4 works, 55 artists, one drawing

12 December 2015 —
14 February 2016
Puppies Puppies, Mathias Dornfeld, Erik van Lieshout, Sol Lewitt and others.

Puppies Puppies, Condom Filled with Spaghetti, 2015

“Woof woof Puppies Puppies woof woof woof, woof woof woof woof woof. Woof woof woof woof woof woof. Woof, woof woof woof woof woof woof woof — woof woof, woof woof woof woof woof, woof woof woof woof. Woof woof, Woof Woof woof Woof, woof Woof Woof woof woof woof woof. Woof woof woof woof woof.”

The condom with canned spaghetti in it, started off as a viral image that Puppies Puppies found on IMGUR. IMGUR is a website that shows some of the most viral images on the internet at any given time. The image was a condom with spaghetti in what looked liked a bed. It seemed like it was supposed to be a prank on someone. Puppies Puppies was really drawn to how visceral/disturbing the image was while also being as simple as combining two household things.

Puppies Puppies’ work contains a series that is simply taking viral imagery and making them come to fruition as sculptures. Recently he had Levy Delval Gallery in Brussels recreate the condom and put it on the gallery floor. “The gallery image then went viral which was super unexpected and I think it’s because it was a cleaner image of the condom and it also wasn’t in a bed like the original image.” The image of his art went viral because the inspiration was from a viral image. According to Puppies Puppies “the best way to investigate the “viralness” is just to use google image search and try variations like spaghetti, condom, or condom full of spaghetti.” A few months ago the image of his art made it on to the front page of IMGUR, which showcases THE most viral images. That was where he found the original prank image.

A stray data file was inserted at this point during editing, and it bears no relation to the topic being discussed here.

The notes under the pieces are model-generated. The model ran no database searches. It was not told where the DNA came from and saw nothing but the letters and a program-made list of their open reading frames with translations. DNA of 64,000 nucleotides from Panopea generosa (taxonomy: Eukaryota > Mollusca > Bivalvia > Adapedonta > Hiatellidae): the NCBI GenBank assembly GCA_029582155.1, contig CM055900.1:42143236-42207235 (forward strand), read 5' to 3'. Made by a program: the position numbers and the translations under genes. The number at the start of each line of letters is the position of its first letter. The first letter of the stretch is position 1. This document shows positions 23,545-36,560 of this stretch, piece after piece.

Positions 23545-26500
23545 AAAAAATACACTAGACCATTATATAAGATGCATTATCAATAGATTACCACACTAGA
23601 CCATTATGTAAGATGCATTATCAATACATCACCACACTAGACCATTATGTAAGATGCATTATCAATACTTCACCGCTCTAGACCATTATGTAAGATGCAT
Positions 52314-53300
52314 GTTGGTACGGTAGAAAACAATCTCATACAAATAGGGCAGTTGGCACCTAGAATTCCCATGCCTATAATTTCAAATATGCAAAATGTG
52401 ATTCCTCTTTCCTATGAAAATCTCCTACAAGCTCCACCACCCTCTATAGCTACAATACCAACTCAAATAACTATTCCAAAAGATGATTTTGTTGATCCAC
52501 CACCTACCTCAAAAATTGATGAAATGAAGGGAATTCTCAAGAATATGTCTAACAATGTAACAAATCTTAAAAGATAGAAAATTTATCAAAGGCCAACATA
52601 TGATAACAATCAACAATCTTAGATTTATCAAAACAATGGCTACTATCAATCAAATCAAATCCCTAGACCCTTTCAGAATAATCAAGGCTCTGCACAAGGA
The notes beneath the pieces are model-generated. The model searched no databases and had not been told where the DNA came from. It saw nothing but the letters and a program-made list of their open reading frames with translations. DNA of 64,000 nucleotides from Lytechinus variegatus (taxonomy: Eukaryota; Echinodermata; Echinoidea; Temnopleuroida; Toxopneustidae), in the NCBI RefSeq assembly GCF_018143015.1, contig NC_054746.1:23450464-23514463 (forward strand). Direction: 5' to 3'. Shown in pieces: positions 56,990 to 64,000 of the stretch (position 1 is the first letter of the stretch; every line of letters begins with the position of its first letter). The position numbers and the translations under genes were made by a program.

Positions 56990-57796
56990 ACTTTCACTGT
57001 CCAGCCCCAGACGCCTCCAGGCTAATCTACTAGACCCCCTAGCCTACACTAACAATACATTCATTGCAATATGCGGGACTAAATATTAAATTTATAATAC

Matthias Dornfeld, Untitled (Portrait), 2012; Untitled (Flowers), 2013

Matthias Dornfeld born 1960 in Esslingen, Germany lives and works in Berlin. Dornfeld’s small-scale paintings are based on his longtime interest in conventional themes, such as portraiture, landscape and still life. Within his interest in particular painting discourses, he not only operates in the tradition of classical pictorial genres, but also generates a visual aesthetic characteristic of earlier approaches to naïve expressive painting. Dornfeld’s work ultimately demonstrate that they are more acutely situated in the inventive painting strategies of analytical abstraction.